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Re: [ESPResSo-users] Simulation of fluid using LB-method

From: Ulf Schiller
Subject: Re: [ESPResSo-users] Simulation of fluid using LB-method
Date: Mon, 27 Jan 2014 15:09:18 +0100
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Hi Markus,

apart from the inherent performance of the implementation, there are some possibilities to speed up the simulation by tweaking the parameters. Since the basic units are completely arbitrary, you can try to tune them such that the simulation runs faster while the physics stays the same. In your case, for example, you can change the spatial resolution (which you had in your script already I think), and you can change the time resolution (mass is probably irrelevant unless you are looking for inertial effects).

I typically prefer a length, viscosity, and temperature as the basic parameters of LB. The time scale is set by the viscosity (some time ago the input parameter for LB in Espresso was the dynamic viscosity - please double check).

The time unit is h = \nu_sim * a^2 / \nu_phys where a is the (physical) grid spacing, and \nu_sim is the simulation parameter and \nu_phys the physical value of the kinematic viscosity. So if you increase the simulation parameter for the viscosity, you increase the physical time unit. Consequently, you need a smaller number of steps to simulate the same physical time. In practice, you may have to deal with stability, in particular when your initial conditions generate oscillating transients. Also, you need to change other input parameters accordingly, to keep the Reynolds and Peclet number etc. the same.

While this type of tweaking may help a bit, eventually you can't beat the physics. Your system will need the same physical time to reach steady state regardless of the parameters.

Hope this helps,

On 01/27/2014 11:54 AM, Wink, Markus wrote:
Dear all,

first of all hello. I am a novice in ESPResSo. At the moment I am trying
to simulate a simple fluid confined by two plates and exposed to a
constant force. My source code is inspired by “lb_planar.tcl” I found at
espressomd on github. I aimed at simulating a system, consising of two
plates, seperated by a distance of 50 micrometers, and a force acting on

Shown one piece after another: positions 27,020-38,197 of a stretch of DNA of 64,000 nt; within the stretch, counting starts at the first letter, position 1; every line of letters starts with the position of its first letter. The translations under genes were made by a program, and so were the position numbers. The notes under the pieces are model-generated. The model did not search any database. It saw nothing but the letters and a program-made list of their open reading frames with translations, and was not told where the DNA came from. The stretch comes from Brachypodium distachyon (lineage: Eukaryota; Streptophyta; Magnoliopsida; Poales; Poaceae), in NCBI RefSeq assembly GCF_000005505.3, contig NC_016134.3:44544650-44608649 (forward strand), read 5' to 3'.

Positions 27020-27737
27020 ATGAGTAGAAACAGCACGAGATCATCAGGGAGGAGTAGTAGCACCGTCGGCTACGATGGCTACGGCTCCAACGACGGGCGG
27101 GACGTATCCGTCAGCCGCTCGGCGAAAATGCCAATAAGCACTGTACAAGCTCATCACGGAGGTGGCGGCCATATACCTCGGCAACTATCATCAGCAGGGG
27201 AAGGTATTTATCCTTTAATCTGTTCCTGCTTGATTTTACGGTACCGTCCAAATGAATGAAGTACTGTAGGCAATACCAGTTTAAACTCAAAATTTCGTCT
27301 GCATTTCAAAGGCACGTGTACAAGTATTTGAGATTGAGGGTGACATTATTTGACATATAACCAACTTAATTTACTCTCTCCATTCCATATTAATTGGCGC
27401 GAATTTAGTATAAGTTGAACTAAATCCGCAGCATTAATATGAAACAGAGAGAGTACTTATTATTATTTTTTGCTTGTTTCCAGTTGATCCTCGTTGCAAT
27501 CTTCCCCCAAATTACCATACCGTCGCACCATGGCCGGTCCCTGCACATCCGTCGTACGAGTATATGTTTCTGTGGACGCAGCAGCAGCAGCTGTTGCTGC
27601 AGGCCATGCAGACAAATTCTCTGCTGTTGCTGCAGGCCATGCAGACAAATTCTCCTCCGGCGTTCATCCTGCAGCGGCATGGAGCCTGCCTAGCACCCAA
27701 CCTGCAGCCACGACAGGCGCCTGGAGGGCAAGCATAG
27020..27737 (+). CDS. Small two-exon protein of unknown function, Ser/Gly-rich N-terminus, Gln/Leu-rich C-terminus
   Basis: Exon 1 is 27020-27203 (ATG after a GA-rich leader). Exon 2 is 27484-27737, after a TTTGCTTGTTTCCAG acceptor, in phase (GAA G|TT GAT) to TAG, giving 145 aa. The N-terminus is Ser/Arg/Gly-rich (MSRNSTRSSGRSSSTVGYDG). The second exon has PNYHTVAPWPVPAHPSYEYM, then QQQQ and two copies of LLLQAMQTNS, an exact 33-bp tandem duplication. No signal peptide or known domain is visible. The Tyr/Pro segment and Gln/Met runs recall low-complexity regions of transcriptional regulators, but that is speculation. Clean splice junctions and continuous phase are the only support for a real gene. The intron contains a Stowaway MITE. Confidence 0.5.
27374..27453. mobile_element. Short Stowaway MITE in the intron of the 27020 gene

the fluid, so that the maximum velocity corresponds to 0.02 m/s. Thus,
in SI units I have the following parameters:

channel width = 50 micrometers, T =300K, density of fluid = 1000 kg/m^3,
kin. Kin. viscosity = 10^-6 m^2/s, force density = 64000 kg/m^2/s^2.

For the MD units I chose (inspired by the bachelor thesis of Georg Rempfer):
[x] = 1 micrometer, [E] = kbT= 4.21*10^-21J, [t] = 2.96 ns, [m] =
2,99*10^-26 kg (mass of one water molecule).

Using that I get for the parameters in MD-units:

Channel width = 50[x], density = 3.3*10^10 [m]/[x]^3, kin. Viscosity =
2.69*10^-3 [x]^2/[t], force = 15.5 [m]/[x]^2/[t]^2

The expected maximum velocity should be around 5.5*^10-5 [x]/[t], which
corresponds to 0.02 m/s in SI units (T. Krueger et al.,
arXiv:1311.3650v1 <>, formula 2.6).

Still two questions arise, which I could not answer yet and to which I
did not find any answer neither in the mailing/archive/user’s manual nor
in the tutorials, so probably one of you could help me (the source code
one can find attached):

1) For the lbfluid command I set the frictional parameter to unity. Is
that justified? As far as the user’s manual is concerned, this parameter
couples particles/soft matter to the fluid. But I don’t have any
particles other than water molecules, right? So, honestly I am not sure
what to do with that parameter.

2) In my script, I integrated 1000 times with an integration step of
1000. I get a parabolic velocity profile, so far so good. Anyway, the
maximum velocity is about 4.91*10^-5[x]/[t], corresponding only to 0.018
m/s. The maximum velocity saturated, so longer integration times did not

3) Even though, the velocity profile saturates, it takes pretty long
(time scale of days). The saturation sets in at about 350 times the
“integration 1000” command. This corresponds to a time scale of ms in Si
units. Besides using OpenMpi or the GPU impementation, is there anyway
to speeden up the simulation? For example by adjusting the parameter tau
in the lbfluid command?

Thanks in advance for your help and I am looking forward to hearing from

Best Regards

Markus Wink

Dr. Ulf D. Schiller                        Building 04.16, Room 3006
Institute of Complex Systems (ICS-2)       Phone:   +49 2461 61-6144
Forschungszentrum Jülich, Germany          Fax:     +49 2461 61-3180

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